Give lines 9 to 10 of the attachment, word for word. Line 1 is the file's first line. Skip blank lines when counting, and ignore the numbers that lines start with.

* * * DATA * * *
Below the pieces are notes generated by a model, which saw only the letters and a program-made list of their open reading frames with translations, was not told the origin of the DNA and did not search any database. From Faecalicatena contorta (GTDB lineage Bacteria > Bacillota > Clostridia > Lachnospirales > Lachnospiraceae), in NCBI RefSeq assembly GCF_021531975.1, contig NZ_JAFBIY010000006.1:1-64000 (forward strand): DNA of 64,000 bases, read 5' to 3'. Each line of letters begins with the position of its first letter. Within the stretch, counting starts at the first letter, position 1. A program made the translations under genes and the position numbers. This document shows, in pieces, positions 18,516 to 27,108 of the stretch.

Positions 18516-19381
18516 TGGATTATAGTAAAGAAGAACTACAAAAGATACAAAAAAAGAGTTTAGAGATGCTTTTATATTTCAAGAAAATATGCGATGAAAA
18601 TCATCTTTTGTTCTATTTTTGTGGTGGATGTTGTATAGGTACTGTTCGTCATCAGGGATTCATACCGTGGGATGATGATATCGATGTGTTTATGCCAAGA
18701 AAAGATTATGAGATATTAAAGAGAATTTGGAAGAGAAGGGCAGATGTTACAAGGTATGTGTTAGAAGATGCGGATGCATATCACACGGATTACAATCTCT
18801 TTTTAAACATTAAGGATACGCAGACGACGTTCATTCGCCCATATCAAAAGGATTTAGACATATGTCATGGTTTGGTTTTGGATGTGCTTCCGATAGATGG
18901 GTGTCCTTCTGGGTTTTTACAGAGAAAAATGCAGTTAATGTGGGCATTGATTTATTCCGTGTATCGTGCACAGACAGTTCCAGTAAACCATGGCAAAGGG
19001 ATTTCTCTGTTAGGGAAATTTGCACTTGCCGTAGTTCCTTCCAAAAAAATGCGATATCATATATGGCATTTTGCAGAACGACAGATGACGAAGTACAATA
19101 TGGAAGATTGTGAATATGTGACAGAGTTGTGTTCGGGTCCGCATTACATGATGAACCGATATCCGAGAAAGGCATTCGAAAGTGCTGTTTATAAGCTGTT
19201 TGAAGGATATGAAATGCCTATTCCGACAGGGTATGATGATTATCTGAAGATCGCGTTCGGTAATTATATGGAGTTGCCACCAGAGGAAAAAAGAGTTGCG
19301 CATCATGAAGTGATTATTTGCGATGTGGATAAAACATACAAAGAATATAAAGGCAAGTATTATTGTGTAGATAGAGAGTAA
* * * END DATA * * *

19101 TGGAAGATTGTGAATATGTGACAGAGTTGTGTTCGGGTCCGCATTACATGATGAACCGATATCCGAGAAAGGCATTCGAAAGTGCTGTTTATAAGCTGTT
19201 TGAAGGATATGAAATGCCTATTCCGACAGGGTATGATGATTATCTGAAGATCGCGTTCGGTAATTATATGGAGTTGCCACCAGAGGAAAAAAGAGTTGCG